If you're a DIY type and are looking to save a few bucks, you might take a peek at some already assembled inexpensive LED light panels that comes complete with an AC power adapter. They are powered via 24v, so not too difficult to come up with a portable power solution as well. All you'll need is to come up with some type of light stand mount, and you should be good to go.

find-price-button LED 24v Video Light Panel Assembly with Power Adapter


I talked about these lights a long time ago found in the article: http://cheesycam.com/latest-led-video-lights-for-dslr-video/

Since that first article, these lights have made their way around the world and in different projects. Yet to this day I get asked several questions about posting up a sample of power output and sample videos of them in use. I had a bit of free time, and a walk-in volunteer today so I thought I'd put this together real quick for you guys. (Thanks sister-in-law). There's no style in the lighting setup, I just threw them up very quickly. This video is mainly just to show you how much power these things are capable of along with the quality of light. The main camera was set to the Daylight White Balance setting with no color correction in post. Hopefully that should give you an idea about how close they are to daylight temperature. The camera was set to ISO 250 with the lights at 1/4 power. DSLR's can provide clean images even up to ISO 1600 and with 3/4 of power to spare they should be able to cover most of your small projects. You can also tell how whisper quiet these units are. Don't be fooled by other versions that include some type of internal fan, that will ruin your audio (if you ever decide to use the audio).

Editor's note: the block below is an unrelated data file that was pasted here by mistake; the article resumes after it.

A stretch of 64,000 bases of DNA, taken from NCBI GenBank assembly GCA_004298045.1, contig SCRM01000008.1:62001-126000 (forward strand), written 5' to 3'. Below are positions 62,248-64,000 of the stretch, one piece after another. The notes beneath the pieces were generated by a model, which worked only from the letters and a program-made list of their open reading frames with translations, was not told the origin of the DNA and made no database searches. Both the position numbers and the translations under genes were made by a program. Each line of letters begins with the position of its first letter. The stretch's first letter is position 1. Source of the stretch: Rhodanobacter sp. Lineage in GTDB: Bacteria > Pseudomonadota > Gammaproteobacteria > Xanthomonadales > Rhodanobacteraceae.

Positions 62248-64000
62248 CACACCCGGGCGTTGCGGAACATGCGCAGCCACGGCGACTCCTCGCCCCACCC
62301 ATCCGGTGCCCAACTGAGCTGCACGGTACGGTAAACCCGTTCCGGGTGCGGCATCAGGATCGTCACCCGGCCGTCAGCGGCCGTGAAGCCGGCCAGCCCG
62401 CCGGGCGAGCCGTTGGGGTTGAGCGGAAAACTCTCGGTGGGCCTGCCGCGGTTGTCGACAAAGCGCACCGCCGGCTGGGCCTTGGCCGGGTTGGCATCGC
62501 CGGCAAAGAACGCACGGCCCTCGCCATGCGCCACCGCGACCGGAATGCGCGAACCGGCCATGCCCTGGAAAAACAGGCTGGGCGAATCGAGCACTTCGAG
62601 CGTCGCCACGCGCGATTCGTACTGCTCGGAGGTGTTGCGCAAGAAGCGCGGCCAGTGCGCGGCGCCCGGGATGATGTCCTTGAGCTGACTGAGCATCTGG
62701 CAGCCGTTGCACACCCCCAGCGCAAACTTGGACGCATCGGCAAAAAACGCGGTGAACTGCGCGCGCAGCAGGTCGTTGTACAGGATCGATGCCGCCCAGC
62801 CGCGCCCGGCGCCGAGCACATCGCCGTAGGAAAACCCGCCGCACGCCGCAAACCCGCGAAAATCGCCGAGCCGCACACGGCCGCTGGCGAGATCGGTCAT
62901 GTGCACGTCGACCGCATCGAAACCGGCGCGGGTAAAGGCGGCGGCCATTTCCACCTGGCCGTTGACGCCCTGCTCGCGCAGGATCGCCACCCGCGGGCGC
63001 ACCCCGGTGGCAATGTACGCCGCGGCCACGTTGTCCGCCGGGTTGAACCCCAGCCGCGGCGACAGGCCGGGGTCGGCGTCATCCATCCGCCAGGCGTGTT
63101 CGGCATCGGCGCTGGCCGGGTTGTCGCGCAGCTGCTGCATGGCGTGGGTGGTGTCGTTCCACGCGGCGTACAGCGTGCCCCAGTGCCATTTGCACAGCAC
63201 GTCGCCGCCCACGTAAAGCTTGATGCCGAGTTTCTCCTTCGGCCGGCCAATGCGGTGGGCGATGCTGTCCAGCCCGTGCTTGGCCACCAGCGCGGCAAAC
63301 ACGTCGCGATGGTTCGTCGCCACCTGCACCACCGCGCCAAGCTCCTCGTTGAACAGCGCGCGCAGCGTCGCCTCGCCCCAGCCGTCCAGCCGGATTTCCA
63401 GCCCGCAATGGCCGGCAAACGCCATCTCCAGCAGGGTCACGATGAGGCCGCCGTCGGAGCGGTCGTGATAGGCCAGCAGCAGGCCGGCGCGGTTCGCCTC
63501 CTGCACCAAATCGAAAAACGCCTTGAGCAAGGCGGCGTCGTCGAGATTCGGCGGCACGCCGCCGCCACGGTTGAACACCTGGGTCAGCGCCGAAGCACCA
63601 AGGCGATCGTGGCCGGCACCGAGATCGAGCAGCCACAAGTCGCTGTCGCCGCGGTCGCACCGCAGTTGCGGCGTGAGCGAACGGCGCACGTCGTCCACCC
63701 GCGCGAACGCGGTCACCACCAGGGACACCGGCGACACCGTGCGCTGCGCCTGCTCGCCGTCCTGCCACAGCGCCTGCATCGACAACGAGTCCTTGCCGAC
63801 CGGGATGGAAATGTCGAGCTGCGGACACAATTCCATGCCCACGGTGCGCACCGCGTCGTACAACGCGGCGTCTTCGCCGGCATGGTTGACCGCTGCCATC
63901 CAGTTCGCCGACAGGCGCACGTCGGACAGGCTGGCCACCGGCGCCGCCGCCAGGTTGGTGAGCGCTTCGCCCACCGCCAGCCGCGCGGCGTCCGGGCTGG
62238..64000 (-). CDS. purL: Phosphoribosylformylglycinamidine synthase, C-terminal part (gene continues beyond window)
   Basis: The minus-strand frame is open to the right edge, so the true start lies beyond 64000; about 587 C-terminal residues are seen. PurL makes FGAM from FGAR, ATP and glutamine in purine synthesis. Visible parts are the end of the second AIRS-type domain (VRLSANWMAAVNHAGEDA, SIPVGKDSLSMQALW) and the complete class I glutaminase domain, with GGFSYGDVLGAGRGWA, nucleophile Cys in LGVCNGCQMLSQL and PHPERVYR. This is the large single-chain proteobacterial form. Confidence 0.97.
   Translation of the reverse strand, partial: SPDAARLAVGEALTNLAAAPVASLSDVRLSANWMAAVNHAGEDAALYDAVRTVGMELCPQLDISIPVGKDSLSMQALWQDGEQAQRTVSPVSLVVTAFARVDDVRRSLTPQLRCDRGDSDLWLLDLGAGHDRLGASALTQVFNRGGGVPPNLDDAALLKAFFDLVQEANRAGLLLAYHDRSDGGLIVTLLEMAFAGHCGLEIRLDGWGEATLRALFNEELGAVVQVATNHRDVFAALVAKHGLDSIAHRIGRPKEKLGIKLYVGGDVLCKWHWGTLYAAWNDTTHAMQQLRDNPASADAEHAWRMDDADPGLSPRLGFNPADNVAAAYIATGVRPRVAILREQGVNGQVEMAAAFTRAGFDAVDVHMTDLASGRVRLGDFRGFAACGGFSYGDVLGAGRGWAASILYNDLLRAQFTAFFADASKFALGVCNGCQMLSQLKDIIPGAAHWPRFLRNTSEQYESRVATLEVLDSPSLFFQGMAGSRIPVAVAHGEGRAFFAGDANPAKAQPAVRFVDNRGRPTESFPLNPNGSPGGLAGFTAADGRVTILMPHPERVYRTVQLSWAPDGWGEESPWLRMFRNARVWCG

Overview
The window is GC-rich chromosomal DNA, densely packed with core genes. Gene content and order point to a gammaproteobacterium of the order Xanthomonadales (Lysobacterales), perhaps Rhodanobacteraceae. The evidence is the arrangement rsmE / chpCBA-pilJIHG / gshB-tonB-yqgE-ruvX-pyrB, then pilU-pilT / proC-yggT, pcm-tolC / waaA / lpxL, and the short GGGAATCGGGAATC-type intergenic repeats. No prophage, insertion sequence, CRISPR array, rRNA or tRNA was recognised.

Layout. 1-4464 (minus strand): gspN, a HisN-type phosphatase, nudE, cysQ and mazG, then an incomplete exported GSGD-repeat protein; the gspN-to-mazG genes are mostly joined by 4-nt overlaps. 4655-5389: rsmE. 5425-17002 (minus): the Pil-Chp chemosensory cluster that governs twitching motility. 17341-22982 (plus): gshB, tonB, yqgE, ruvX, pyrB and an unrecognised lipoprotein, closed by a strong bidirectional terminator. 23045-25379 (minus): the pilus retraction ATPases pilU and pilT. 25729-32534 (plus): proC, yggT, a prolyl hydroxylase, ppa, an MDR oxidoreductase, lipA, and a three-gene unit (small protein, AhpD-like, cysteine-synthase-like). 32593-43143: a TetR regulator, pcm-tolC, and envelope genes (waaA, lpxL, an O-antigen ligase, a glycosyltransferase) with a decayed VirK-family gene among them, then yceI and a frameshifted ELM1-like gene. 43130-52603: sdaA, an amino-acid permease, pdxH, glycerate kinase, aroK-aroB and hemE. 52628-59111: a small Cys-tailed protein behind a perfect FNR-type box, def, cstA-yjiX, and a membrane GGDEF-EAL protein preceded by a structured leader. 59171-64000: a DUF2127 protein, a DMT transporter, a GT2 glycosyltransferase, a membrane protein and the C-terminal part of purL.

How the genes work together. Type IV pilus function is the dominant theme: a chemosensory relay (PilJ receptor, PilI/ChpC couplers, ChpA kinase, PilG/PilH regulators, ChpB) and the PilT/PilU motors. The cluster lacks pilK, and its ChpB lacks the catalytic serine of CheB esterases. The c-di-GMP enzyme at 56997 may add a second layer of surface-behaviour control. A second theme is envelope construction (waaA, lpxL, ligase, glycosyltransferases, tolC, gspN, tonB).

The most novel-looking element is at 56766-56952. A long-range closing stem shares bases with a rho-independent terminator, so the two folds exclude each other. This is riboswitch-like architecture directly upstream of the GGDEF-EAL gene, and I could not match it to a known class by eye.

500LED (2 of 4)
Relative size next to Canon 5D Mark II

In the rear I have a 500 LED light camera left on Full Power. In the front, I would normally have a main and fill light setup, but they are both on only 1/4 power. You could probably just setup one light to the side, and use a simple bounce as a fill on the other. I'm also including a few images that were shot by just lighting the product with the 500 LED panel. I have it next to a Canon 5D Mark II to compare the relative size. It's very small, built with a solid housing, and makes it perfect for travel. These lights also stay super cool with ZERO heat so your subject doesn't start to sweat. If you have any other questions about these super cheap LED light panels, just drop a comment.

500LED (1 of 4)

There's many versions of these types of lights online which look similar. Some come with a fan which you don't want when doing Video shoots. Those fan units are very loud and I don't think are needed in LED lighting. Others units being sold may also be a slightly different build quality. I have not had the chance to use some of the other units out there, but I can tell you that I'm happy with the ones that i'm using here. There's 500 LEDs, 1000 LEDs, 500 Dimmable, 1000 Dimmable, 1000 Color Temp Changing Dimmable, sold in kits with several lights, and a few more options. These particular light panels come from the ePhoto seller found here: Portable Cool LED video Light Panel Solutions

500LED (3 of 4)
find-price-button Studio Continuous LED Video Light Panels on eBay

They are also available via Amazon
500LED (4 of 4)
find-price-button 500 and 1000 Continuous LED Video Lighting Panels on Amazon

Related Articles: